The following are excerpts from the majority “Opinion of the Court” issued by the Supreme Court of the United States Thursday June 12, 2008 in the case of BOUMEDIENE ET AL. v. BUSH, PRESIDENT OF THE UNITED STATES, ET AL.
“…the writ of habeas corpus is itself an indispensable mechanism for monitoring the separation of powers. The test for determining the scope of this provision must not be subject to manipulation by those whose power it is designed to restrain. (p. 36)
“The Government presents no credible arguments that the military mission at Guantanamo
would be compromised if habeas corpus courts had jurisdiction to hear the detainees’ claims. And in light of the plenary control the United States asserts over the base, none are apparent to us. (pp. 39-40)
“There is no indication, furthermore, that adjudicating a habeas corpus petition would cause friction with the host government. No Cuban court has jurisdiction over American
military personnel at Guantanamo or the enemy combatants detained there. While obligated to abide by the terms of the lease, the United States is, for all practical purposes, answerable to no other sovereign for its acts on the base. (p41)
“The MCA [Military Commissions Act] does not purport to be a formal suspension of the writ; and the Government, in its submissions to us, has not argued that it is. Petitioners, therefore, are entitled to the privilege of habeas corpus to challenge the legality of their detention. (p.42)
“…we agree with petitioners that, even when all the parties involved in this process act with diligence and in good faith, there is considerable risk of error in the tribunal’s findings of fact. … And given that the consequence of error may be detention of persons for the duration of hostilities that may last a generation or more, this is a risk too significant to ignore. (pp.56-57)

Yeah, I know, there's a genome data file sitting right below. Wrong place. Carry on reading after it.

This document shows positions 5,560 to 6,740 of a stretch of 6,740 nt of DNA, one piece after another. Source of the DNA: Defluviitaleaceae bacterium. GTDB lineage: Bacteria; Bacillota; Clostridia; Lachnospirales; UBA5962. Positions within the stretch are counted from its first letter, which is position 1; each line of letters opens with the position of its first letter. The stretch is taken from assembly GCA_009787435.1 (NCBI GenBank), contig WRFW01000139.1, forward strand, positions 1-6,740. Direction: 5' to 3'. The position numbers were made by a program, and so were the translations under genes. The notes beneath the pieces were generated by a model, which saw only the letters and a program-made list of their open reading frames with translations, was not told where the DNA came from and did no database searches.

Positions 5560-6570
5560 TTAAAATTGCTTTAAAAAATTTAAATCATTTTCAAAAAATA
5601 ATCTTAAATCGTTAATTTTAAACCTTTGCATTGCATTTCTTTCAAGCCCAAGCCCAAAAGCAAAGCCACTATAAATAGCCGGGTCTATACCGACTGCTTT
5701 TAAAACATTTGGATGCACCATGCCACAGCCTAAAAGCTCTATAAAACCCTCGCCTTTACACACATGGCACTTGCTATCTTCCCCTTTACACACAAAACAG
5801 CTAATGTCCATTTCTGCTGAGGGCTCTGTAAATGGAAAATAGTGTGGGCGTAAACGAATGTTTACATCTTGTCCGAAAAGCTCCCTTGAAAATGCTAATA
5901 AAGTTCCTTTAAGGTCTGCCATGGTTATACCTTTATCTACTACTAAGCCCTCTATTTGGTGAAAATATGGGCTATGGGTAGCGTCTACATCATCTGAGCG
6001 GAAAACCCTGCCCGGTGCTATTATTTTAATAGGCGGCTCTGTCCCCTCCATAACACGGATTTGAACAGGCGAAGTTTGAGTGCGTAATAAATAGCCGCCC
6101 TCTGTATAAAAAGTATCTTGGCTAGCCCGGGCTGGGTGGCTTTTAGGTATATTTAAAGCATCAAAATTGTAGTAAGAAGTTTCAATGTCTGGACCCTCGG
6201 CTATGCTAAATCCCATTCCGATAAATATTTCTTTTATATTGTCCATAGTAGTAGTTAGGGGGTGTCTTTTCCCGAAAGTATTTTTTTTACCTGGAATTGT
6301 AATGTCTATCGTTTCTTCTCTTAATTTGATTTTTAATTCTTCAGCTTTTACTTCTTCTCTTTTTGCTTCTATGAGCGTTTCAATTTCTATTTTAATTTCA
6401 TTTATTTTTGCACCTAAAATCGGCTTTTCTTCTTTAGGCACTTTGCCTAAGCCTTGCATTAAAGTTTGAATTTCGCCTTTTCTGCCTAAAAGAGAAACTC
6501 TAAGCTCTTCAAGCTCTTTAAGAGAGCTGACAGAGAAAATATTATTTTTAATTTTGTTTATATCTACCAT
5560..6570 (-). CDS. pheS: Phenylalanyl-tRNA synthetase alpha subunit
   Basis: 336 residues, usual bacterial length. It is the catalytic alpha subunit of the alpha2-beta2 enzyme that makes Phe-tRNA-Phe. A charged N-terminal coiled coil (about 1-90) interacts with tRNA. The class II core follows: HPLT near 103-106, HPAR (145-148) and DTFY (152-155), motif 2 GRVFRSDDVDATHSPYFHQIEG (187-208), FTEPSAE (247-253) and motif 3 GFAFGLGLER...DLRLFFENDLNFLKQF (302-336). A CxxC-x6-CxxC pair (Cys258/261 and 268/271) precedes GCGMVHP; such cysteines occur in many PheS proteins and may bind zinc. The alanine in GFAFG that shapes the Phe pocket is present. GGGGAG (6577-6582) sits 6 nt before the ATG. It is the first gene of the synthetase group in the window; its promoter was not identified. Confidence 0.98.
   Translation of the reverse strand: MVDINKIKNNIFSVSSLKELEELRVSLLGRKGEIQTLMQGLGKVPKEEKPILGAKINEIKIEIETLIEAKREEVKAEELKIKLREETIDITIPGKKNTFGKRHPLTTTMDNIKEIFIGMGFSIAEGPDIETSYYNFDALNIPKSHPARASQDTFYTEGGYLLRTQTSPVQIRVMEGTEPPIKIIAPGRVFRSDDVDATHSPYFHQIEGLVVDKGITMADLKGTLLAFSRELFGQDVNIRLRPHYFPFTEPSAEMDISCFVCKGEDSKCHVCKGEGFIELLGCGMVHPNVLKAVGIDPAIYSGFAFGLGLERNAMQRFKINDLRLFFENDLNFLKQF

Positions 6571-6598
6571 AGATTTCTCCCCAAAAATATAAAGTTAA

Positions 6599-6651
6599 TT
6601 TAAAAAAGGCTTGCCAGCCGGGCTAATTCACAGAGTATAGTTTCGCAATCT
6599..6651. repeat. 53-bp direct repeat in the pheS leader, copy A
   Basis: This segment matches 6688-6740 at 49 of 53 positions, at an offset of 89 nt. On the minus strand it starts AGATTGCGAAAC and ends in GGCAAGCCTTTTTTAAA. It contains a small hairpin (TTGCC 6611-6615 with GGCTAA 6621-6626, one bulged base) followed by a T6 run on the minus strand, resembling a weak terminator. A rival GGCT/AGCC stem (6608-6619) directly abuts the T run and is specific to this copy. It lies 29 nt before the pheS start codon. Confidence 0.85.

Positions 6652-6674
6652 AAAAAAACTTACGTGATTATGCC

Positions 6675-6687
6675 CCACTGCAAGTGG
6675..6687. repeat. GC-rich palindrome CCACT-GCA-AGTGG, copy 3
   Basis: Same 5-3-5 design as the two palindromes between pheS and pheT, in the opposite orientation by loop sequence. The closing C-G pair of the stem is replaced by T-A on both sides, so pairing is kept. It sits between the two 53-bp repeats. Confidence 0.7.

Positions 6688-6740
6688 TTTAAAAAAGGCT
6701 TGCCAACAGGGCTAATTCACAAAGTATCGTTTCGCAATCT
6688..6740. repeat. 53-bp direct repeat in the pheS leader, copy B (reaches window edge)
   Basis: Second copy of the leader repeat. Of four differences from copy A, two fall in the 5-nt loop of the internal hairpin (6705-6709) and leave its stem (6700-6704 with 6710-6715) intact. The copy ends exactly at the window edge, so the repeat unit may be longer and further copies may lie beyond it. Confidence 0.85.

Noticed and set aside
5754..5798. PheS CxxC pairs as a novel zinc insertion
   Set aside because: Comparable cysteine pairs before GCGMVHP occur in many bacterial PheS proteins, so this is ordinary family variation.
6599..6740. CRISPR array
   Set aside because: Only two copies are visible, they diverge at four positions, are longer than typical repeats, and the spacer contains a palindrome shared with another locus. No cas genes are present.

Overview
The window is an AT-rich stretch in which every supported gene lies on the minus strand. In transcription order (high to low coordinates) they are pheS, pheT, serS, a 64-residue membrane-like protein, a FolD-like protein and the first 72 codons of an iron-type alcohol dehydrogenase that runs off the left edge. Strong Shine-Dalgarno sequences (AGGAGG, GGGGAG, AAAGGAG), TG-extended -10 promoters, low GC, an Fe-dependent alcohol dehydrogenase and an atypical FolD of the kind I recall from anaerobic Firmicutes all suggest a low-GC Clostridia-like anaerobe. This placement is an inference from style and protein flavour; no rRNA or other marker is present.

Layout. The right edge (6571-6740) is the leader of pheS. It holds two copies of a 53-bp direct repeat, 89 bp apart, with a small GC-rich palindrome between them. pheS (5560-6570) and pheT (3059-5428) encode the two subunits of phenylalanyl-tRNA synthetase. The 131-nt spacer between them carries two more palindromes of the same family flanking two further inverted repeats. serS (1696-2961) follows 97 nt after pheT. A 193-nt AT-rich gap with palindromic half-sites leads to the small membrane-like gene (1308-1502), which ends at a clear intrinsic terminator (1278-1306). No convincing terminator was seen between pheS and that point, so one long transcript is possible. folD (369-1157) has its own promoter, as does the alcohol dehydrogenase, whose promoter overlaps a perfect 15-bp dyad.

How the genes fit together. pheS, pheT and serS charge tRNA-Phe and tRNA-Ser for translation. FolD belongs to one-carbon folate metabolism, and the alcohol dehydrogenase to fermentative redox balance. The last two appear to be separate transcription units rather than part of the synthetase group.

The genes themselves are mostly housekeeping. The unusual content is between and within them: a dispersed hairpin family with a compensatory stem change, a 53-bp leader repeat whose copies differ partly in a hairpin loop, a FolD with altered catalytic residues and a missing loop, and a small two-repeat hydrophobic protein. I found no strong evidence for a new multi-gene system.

“If a detainee can present reasonably available evidence demonstrating there is no basis for his continued detention, he must have the opportunity to present this evidence to a habeas corpus
court. Even under the Court of Appeals’ generous construction of the DTA [Detainee Treatment Act], however, the evidence [that may corroborate his innocence] identified by [petitioner Mohamed] Nechla would be inadmissible in a DTA review proceeding. The [constitutional] role of an Article III court in the exercise of its habeas corpus function cannot be circumscribed in this manner. (p.61)
“Petitioners have met their burden of establishing that the DTA review process is, on its face, an inadequate substitute for habeas corpus. [T]he Government has not established that the detainees’ access to the statutory review provisions at issue is an adequate substitute for the writ of habeas corpus. MCA [Section] 7 thus effects an unconstitutional suspension of the writ. (pp.63-64)
“In some of these cases six years have elapsed without the judicial oversight that habeas corpus or an adequate substitute demands. And there has been no showing that the Executive faces such onerous burdens that it cannot respond to habeas corpus actions. To require these detainees to complete DTA review before proceeding with their habeas corpus actions would be to require additional months, if not years, of delay. The first DTA review applications were filed over a year ago, but no decisions on the merits have been issued. While some delay in fashioning new procedures is unavoidable, the costs of delay can no longer be borne by those who are held in custody. The detainees in these cases are entitled to a prompt habeas corpus hearing. Our decision today holds only that the petitioners before us are entitled to seek the writ; that the DTA review procedures are an inadequate substitute for habeas corpus; and that the petitioners in these cases need not exhaust the review procedures in the Court of Appeals before proceeding with their habeas actions in the District Court. (p.66)
“We hold that petitioners may invoke the fundamental procedural protections of habeas corpus. The laws and Constitution are designed to survive, and remain in force, in extraordinary times. Liberty and security can be reconciled; and in our system they are reconciled within the framework of the law. The Framers decided that habeas corpus, a right of first importance, must be a part of that framework, a part of that law.
…The judgment of the Court of Appeals is reversed. The cases are remanded to the Court of Appeals with instructions that it remand the cases to the District Court for proceedings consistent with this opinion.
It is so ordered.” (pp. 69-70)